Marie Oldfield
University of Glasgow
Emotions are an everyday occurrence. Much work has been done into what the point of emotion is and what part emotions might play in our lives. The great impact emotions have on our lives means it’s not surprising that great philosophers have studied them over the centuries. Anger is an emotion that we encounter every day and most of us are very familiar with. Anger is a response to some ‘wrongfully’ inflicted damage to someone or something that one cares about. When this happens, it is natural for us to feel the need for ‘payback. It is generally agreed by most philosophers that this wish for retribution is a key part of feeling anger. If there is no wish for retribution in your mind when you think you experience anger then perhaps you are experiencing grief or some other emotion. Nussbaum states that anger is a central threat to decent human interactions and posits that a necessary component of anger is the wish for retribution. She states that a wish for retribution can occur independently of anger but anger cannot occur independently of a wish for retribution. In this case – we would be feeling different emotion. This paper has two sections; In section One I will discuss in detail Nussbaum’s view, the two concepts of anger she presents: ‘Payback Anger’ and ‘Status Anger’. The former being anger with a retributive element and the latter being where one would react to an insult or wrong with anger in order to ‘put someone back in their place’ so to speak. This is followed by a brief word on why Nussbaum thinks anger might be beneficial in some circumstances. Section Two discusses cases of anger without the retributive element and how Nussbaum might respond to these cases. We will see how we can be angry at something within our circle of concern but simply want an end to the issue such as a war. This may not involve retribution but still generates anger. I discuss how we can be angry at a flatmate or family member but not want retribution. “Self-Retributive anger” comes up as another case where there does not seem to be retribution involved in anger towards the self. I also discuss here what retribution might consist of and how Nussbaum’s view is unclear on this. The conclusion will summarise the objections to Nussbaum’s view and the objections to that view culminating in a request for further empirical research to determine if we can establish the nature of the feeling of anger in humans.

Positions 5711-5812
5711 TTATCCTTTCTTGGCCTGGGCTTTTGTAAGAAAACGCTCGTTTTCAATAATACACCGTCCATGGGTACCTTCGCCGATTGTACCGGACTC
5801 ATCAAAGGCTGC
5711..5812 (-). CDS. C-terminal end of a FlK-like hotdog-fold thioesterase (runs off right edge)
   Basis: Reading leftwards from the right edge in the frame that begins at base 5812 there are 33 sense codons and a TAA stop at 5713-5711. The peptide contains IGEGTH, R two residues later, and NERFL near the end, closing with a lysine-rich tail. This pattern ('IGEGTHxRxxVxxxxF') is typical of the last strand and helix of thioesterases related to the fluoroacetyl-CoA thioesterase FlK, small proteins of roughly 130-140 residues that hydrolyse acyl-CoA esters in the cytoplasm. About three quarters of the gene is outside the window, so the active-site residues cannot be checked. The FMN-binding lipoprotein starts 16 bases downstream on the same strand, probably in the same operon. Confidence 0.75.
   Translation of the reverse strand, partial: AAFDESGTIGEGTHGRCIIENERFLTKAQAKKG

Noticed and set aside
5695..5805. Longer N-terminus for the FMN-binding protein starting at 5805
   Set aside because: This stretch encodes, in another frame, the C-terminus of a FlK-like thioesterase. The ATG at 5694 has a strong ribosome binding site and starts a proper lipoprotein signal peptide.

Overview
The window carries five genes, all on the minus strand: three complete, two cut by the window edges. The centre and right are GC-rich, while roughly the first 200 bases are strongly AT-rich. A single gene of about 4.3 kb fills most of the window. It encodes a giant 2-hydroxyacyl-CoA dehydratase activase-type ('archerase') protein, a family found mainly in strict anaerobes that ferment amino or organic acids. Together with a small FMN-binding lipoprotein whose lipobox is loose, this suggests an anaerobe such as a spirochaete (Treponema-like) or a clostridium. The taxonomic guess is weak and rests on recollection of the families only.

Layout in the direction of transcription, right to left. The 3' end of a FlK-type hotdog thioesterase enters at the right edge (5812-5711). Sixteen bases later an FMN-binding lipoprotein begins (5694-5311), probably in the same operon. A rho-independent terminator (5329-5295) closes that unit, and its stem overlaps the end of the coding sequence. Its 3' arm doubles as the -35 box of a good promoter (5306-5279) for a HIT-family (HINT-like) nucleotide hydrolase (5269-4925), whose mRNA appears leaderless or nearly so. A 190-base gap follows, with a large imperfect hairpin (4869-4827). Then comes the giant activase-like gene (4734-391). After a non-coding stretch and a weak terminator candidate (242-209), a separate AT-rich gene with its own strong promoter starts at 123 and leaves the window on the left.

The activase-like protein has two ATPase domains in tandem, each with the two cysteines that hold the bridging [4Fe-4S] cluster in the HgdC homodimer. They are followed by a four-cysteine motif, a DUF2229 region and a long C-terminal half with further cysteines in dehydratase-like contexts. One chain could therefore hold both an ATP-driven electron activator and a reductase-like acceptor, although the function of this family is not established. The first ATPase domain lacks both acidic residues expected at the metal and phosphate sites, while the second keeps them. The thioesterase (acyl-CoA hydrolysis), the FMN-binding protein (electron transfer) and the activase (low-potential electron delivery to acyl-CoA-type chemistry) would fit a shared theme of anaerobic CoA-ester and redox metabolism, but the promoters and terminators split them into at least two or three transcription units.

Keywords Anger  Nussbaum
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